The fascination with fire, and its integral role in the success of the development of us as a species, continue to inspire and “spark” discussion across any campfire, and I am sure yours too. It’s a subject I never get tired of. It is easy to restrict thoughts on the subject of fire solely to the campfire, cooking, and warmth. However, fire also provides us with many other resources, one of which is light.
Tracking with dust and other natural substances and using environmentally friendly substances to enhance sign, have been in existence since our ancestors used them for hunting prey. Indeed, recorded examples, ancient sketches, and cave paintings show tracking methods using powders and dust as far back as prehistoric times.
Back in the old days, the native people of North America used various plants to obtain the needed sugar for their diets. With the arrival of the first settlers, a few of the plants the American Indians used become very popular, and they stay so throughout the years, now being sold commercially.
Dogs are famously some of the kindest and friendliest animals known to man, owned by tens of millions of Americans and renowned for their loyal and loving nature. Unfortunately, while many dogs are cute and kind, others can be quite aggressive or lash out unexpectedly, and anyone who bumps into a rabid or vicious dog could find their life in danger in a matter of seconds.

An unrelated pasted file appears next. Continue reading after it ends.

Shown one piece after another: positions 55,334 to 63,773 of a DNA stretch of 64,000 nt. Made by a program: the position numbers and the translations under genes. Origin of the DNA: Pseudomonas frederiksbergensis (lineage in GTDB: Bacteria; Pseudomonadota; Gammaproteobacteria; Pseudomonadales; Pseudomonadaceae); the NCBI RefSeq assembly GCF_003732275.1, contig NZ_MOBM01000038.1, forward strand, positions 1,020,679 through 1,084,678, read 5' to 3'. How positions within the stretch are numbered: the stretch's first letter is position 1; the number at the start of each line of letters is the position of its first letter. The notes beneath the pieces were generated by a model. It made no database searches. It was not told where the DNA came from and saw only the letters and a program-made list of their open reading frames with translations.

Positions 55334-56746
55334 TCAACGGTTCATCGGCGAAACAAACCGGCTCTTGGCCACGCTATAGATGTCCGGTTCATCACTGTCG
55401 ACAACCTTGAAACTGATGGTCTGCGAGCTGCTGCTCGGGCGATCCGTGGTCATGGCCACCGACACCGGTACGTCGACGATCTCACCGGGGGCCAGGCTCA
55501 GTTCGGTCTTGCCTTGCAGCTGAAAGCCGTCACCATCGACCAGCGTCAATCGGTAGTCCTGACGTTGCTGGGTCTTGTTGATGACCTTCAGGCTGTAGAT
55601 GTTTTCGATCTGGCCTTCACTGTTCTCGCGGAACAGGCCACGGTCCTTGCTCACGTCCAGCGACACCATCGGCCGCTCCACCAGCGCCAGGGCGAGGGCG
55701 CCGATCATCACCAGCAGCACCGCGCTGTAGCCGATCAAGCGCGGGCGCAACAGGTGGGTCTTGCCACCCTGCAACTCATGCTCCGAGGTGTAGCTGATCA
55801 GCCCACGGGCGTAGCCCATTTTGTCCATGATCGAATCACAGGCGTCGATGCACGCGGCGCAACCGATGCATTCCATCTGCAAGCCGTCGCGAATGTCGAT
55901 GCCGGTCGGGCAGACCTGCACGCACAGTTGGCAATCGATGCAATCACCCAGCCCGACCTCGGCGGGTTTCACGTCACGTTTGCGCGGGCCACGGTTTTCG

When it comes to shotgun sizes and game, there’s not a one does all best gauge. Let’s see how they measure up when you’re out in the field.
As the first long hunters and early settlers explored and tamed this country, they fit the very definition of the term, “hunter-gatherer.” Absent were cultivated crops or convenient trading posts at which a person could obtain needed supplies. These early settlers killed and foraged for just about all the food they consumed.
No matter where you live in North America, there’s likely a tasty wild fruit available for picking sometime during the year. While Native Americans and early pioneers actively picked and ate wild fruit, few people bother to seek out and pick them today.
Living in the wilderness is not as easy as movies and TV shows portray it. In fact, becoming self-sufficient in the wilderness takes years of experience, and there are certain skills one should master in order to survive in the rugged outdoors.
The world seems to be boiling this year, and an unexpected confrontation in a market or even in a parking lot can have a dire outcome. If you have to face an assailant armed with an edged weapon, the danger level of such a confrontation can turn into a life or death situation.
Despite the best preparations, accidents and sudden illnesses sometimes happen. Typically, your role in an urban medical emergency is to summon help and perform urgent first aid. All other decisions and actions are handled by the 911 operator, emergency medical technicians (EMTs), the ambulance crew, and the hospital emergency team. When an accident or illness occurs in a remote place, you are much more involved.
The fast-growing twin sports of knife and tomahawk throwing began some years after the end of World War II as a revival of the sporting activities on the American frontiers of a century or more ago.
Surviving in the wild is not easy since every dangerous situation is different. Moreover, there are several factors that contribute to the challenge of being able to survive in the wild such as location, season, and equipment available.
The early fur trappers who worked the icy streams of the Rocky Mountains lived a hard, lonely life. With the westward push of pioneers and gold seekers still years in the coming, the trappers of the early 18008 had the alpine meadows, the craggy peaks, and the rolling hills of the high country virtually all to themselves.